• Damian seeing "fireworks" when Kancho struck a couple of pressure-points on his wrist.
  • Lejoe seeing a technique demonstrated in the middle and wondering whether Kancho's uke was just "falling for him", until Kancho repeated the technique on Lejoe, and all doubt as to its efficacy vanished
  • Learning about breathing, mental aspects, and of course martial arts applications of animal movements from both guest instructors
  • Shihan Angelo's message to work to simplify your martial art as you progress
My own highlights included having Hanshi refer to our Kancho as "young fella", and the opportunity to train with and share knowledge with martial artists from other schools and other arts.

Some of the animals discussed were the crane (pictured), tiger, monkey, snake, deer, gorilla, and even the squid.

I also liked this format: I would happily attend a series of seminars given by any of the presenting masters, but it was also inspiring to see them working together. I was left wanting more.

* * *

It's also worth mentioning that Shihan Angelo blends his day job as a zoo-keeper with his martial arts avocation. Rather than learn about animal styles from other humans he has used his day-job as a zoo-keeper as an opportunity to extensively study from the ultimate source, the animals themselves. In turn his karate has been influenced by what he has learned from his decades of working with and observing the animals, supplemented by additional, more traditional studies leading to his own unique blend.

Now for the plug: Shihan Angelo offers a fairly regular and, I dare-say, unique one-session class open to the general public entitled Animals and the Martial Arts, held at the Melbourne Zoo. Having heard how great the seminar was, many of my students were keen on a visit to the zoo with a difference. I plan to get along at some stage, too.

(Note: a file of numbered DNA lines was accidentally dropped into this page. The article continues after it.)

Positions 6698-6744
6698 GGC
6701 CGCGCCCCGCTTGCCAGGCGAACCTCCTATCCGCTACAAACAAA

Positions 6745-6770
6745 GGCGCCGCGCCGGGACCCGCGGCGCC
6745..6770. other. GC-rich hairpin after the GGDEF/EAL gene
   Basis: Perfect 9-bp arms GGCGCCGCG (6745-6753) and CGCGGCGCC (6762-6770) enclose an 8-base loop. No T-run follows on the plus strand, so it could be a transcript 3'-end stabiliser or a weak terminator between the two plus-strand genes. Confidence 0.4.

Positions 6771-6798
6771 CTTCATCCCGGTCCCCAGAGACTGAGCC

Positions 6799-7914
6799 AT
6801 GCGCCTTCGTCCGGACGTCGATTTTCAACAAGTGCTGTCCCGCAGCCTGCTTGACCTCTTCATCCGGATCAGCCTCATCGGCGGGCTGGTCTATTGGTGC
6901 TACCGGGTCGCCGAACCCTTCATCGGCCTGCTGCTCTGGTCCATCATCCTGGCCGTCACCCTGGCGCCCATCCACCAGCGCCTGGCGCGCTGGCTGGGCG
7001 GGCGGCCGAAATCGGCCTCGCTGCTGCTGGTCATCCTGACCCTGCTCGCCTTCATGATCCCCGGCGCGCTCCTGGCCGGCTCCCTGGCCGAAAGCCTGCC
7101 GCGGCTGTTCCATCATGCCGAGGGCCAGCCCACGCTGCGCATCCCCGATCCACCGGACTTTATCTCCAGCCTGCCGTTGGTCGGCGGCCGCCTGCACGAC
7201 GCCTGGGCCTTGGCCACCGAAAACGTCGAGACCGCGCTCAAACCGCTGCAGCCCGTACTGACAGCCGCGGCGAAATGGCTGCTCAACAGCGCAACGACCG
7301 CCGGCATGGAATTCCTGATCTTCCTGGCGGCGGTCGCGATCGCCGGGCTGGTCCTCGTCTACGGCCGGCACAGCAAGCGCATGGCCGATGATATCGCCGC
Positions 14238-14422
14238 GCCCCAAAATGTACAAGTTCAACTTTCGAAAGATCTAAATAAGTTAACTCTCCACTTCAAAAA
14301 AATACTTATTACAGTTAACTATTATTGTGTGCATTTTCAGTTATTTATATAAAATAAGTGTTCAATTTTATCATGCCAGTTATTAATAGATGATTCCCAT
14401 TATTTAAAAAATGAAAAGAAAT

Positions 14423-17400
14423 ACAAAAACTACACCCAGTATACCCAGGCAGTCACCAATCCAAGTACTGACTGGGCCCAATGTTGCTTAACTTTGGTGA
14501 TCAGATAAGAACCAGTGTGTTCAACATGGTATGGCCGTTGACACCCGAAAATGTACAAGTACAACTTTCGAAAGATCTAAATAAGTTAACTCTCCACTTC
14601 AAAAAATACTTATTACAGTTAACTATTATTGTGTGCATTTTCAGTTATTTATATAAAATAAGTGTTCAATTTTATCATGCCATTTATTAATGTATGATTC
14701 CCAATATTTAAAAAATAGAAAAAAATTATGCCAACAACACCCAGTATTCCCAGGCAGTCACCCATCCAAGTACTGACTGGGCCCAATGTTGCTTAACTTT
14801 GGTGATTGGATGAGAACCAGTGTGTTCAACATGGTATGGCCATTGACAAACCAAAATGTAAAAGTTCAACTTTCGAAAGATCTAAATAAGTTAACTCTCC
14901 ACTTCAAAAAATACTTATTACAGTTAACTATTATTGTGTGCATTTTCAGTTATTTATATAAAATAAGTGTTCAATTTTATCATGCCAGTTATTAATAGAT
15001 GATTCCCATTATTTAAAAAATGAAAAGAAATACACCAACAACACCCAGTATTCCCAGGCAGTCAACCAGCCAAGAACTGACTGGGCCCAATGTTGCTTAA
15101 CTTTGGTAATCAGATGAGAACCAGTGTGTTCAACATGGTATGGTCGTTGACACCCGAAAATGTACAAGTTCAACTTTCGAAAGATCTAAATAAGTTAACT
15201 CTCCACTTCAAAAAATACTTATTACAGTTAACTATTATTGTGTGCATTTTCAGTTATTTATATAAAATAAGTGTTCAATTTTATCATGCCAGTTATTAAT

Friday, October 09, 2009

Be Strong, Be Gentle, Be Beautiful

My fellow blogger Kick Ass Sue asks: Should women train differently from men in martial arts? based "on the premise that traditional fighting arts were developed by men for men to fight other men and are thus best suited for the male physique".

I'm not so sure about the premise. Men, who as a broad generalization start out strong and top-heavy, have the option of developing their strengths while they are young, but this is a short-cut to nowhere. As we age, if this strength, speed, and even flexibility are the basis of our ability, the young guys will soon overtake us. The natural strengths of women -- low center of gravity, strong legs and core, superior grace and rhythm -- on the other hand, are a more sound and long-lasting basis out of which to build a martial artist.

On another point, though, in this day and age it is true that there are more senior male martial artists than females, and therefore fewer role models for aspiring female martial artists to look up to. In Sue's post she mentions the legendary founder of Wing Chun, Shaolin nun Ng Mui. But what about living female role models?

The amazing Keiko Fukuda springs to mind. Her grandfather was the first significant Jiu-jitsu teacher of Judo founder Jigoro Kano. In turn Kano taught Judo to Fukuda in the Kodokan's women's division. As a 5th dan, at the 1964 Olympics she demonstrated the advanced Judo two-person kata Ju No Kata, which she also wrote the book on.

At time of writing she still teaches judo 3 times a week at age 96, is the highest ranked female-judoka ever (9th dan). Fukuda's life is the subject of the film, Mrs Judo: Be strong, be gentle, be beautiful.

Here's the blurb: